When it comes to mood disorders, American psychiatry, by and large, lacks rhythm. That is, it lacks an interest in research on circadian rhythms, the relevance of circadian neurobiology for understanding the pathophysiology of affective disorders, and in the application of such studies to generating new treatment techniques. Several European countries, in contrast, appear to feel this groove and have generated decades of clinical research in this area. So what gives?
For those of us interested in this area, the source of this rhythm agnosia, apathy and apraxia has been infinitely perplexing. Is it the absence of financial support from Pharma which limits research and clinical work in this area? Is it the absence of insurance reimbursement for therapies that are neither psychotherapeutic nor psychopharmacologic? Is it the lack of cross talk between basic scientists studying human timing and clinicians treating mood disorders? Or is it the lack of sexiness in the ultra low-tech nature of these treatments? Whatever the reason, and I’m sure there are many, this book is an initial attempt to help clinicians in this country understand and better use information about biological rhythms in our clinical work with affective illness.
Having set the stage, my capsule summary: A long-overdue, wonderful first step.
Chronotherapeutics for Affective Disorders is a neat, concise book which provides a very basic review of circadian neurobiology along with a how-to section that explains both the evidence for these treatments and a simple explanation of how they are to be conducted. As per my introduction, it is no surprise that two of the three authors of this little gem are European. Collectively, they represent leaders of the field and they have an unmistakable agenda to promote the use of circadian-modifying interventions.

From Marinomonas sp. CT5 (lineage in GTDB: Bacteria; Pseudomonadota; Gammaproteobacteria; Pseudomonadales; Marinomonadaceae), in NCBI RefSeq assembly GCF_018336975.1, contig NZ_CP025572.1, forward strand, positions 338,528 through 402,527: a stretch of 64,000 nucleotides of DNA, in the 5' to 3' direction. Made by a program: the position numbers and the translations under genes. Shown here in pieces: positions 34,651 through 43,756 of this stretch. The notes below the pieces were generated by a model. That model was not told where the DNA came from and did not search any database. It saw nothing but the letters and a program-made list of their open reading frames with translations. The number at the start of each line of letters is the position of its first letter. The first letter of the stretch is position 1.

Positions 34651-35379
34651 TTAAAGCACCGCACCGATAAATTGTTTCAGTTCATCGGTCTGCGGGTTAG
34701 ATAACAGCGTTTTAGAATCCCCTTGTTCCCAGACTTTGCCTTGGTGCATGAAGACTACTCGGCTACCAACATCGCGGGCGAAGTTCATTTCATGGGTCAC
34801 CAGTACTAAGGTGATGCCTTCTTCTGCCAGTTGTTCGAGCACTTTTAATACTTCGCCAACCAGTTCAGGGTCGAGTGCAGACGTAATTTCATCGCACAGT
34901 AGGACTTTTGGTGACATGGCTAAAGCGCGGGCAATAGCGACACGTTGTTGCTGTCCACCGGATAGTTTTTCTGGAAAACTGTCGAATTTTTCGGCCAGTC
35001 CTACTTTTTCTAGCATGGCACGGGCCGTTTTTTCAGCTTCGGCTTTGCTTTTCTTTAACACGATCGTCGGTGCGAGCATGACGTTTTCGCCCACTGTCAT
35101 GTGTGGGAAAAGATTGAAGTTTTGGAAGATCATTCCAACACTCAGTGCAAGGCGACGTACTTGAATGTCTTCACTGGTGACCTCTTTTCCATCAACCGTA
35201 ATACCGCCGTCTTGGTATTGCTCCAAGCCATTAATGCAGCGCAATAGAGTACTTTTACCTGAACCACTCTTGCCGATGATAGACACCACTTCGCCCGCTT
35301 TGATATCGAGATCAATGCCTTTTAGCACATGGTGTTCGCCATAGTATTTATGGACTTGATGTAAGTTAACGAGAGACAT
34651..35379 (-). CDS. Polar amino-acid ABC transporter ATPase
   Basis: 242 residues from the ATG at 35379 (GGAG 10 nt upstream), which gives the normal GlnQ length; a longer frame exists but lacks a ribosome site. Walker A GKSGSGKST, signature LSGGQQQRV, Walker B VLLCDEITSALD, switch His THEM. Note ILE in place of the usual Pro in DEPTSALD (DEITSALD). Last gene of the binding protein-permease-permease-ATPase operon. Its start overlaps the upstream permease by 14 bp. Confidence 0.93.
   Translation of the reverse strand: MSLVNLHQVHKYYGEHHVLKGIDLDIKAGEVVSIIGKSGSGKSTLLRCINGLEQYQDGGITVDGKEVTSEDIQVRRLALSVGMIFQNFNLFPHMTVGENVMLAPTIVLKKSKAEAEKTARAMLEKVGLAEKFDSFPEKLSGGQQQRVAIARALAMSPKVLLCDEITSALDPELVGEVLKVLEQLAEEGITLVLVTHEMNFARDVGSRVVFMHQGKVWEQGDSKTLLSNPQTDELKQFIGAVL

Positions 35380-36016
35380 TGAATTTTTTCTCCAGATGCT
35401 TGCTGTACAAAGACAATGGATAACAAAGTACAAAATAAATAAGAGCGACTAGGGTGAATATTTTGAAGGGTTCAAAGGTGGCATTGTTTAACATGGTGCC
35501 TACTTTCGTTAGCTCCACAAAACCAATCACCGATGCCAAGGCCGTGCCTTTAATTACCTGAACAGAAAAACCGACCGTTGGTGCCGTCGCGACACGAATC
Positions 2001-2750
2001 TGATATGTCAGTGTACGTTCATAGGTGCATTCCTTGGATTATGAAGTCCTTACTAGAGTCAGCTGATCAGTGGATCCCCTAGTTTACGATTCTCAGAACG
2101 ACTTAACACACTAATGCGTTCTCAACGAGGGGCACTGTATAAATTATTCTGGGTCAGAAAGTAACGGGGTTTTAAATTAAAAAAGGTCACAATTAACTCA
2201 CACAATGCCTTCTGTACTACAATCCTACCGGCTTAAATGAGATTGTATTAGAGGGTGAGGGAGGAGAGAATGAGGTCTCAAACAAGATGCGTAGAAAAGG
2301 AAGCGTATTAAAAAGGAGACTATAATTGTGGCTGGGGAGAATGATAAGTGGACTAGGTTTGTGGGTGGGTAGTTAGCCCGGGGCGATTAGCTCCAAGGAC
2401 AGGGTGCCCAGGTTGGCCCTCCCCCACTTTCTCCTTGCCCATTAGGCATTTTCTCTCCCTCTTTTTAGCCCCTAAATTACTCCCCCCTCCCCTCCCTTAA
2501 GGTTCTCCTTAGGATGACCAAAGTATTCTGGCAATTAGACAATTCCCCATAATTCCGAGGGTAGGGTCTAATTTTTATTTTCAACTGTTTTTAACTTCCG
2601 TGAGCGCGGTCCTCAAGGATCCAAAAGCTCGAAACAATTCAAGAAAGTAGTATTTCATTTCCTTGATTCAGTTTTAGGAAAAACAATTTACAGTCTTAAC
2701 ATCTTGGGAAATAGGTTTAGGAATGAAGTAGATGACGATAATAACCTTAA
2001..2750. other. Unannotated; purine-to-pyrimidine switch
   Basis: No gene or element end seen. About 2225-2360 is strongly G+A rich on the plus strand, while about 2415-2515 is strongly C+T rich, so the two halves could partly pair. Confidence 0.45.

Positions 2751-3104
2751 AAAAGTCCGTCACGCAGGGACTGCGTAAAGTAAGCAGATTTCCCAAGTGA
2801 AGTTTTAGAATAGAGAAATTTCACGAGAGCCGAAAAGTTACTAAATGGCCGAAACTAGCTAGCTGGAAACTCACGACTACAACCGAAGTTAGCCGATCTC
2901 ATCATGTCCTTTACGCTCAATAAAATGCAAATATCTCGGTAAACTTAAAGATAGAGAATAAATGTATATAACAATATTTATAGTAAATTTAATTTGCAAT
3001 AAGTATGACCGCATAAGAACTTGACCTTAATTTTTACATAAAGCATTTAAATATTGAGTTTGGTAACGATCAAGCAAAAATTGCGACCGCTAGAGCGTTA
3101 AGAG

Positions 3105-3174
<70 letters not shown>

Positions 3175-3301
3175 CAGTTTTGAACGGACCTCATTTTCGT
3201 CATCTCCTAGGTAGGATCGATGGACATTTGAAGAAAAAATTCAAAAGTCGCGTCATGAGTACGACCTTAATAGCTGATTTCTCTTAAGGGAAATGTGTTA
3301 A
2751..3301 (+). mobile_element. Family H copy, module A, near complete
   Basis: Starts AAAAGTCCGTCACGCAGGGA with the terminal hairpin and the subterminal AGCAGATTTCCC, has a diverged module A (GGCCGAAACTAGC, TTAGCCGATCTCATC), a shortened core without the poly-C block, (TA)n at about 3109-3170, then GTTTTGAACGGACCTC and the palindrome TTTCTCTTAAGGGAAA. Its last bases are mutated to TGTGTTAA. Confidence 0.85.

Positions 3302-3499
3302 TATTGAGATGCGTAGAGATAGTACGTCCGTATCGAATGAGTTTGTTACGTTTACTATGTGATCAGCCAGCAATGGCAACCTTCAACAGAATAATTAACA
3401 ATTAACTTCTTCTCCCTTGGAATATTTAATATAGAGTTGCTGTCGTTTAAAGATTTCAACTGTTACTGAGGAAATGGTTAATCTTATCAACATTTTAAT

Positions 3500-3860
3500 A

Chronotherapies (from Greek Mythology, Chronos, for time) are any treatment that manipulates circadian rhythms for symptomatic benefit. While the focus of this book is on their use in the treatment of affective disorders, these strategies are also used for neurologic, sleep, and other conditions. The major forms of chronotherapy used today and the ones with the most empiric validation are sleep deprivation (rechristened Wake Therapy to avoid nasty connotations), light therapy, and sleep phase advance. Each is reviewed in clear and simple language that is enhanced by helpful diagrams and figures. Think Stephen Stahl-type clarity and exposition.
Always starting with the basics, the reader is carried from what is more common knowledge to more rarefied and detailed explanation. For example, information on the use of light therapy for seasonal affective disorder is leavened with practical guidance on what types of light to use, length and timing of administration, potential side-effects and non-seasonal mood indications and contraindications for this treatment. Similarly, though most of us know that keeping our depressed patients up for a full night can effect a rapid but transient remission, this book reviews a substantial body of literature on the use of various augmenting measures (concurrent use of lithium, SSRI antidepressants, sleep phase advance and/or bright light therapy), how these measures cement and preserve the initial antidepressant response, and thus makes the case that these wake therapy packages are some of the fastest, most effective and safest methods currently available. Making their survey complete, the authors include brief sections on dark therapy, melatonin and other chronobiotics, and chronotherapeutic strategies for children and the elderly. An appendix provides valuable diagnostic instruments used to rate and track rhythm-influenced mood disorders and circadian phase status.
Shortcomings? This is a very introductory primer. Those wanting more depth will not be satisfied with this book alone. If this shoe fits you, consider The Principles and Practice of Sleep Medicine, 4th Edition; the sections on circadian rhythms provide a deeper foundation in the basic sciences.
In sum, this is a small work with a large agenda. It aims to educate mental health clinicians about the basics of circadian timing and how alterations in these intrinsic oscillations can contribute to mood disturbances. It then provides step by step guidance on how to use circadian-modifying strategies to treat depression, mania and mood instability. It’s not easy helping people develop a sense of rhythm. This book provides much-needed and elementary dance lessons for those who haven’t been able to appreciate the beat.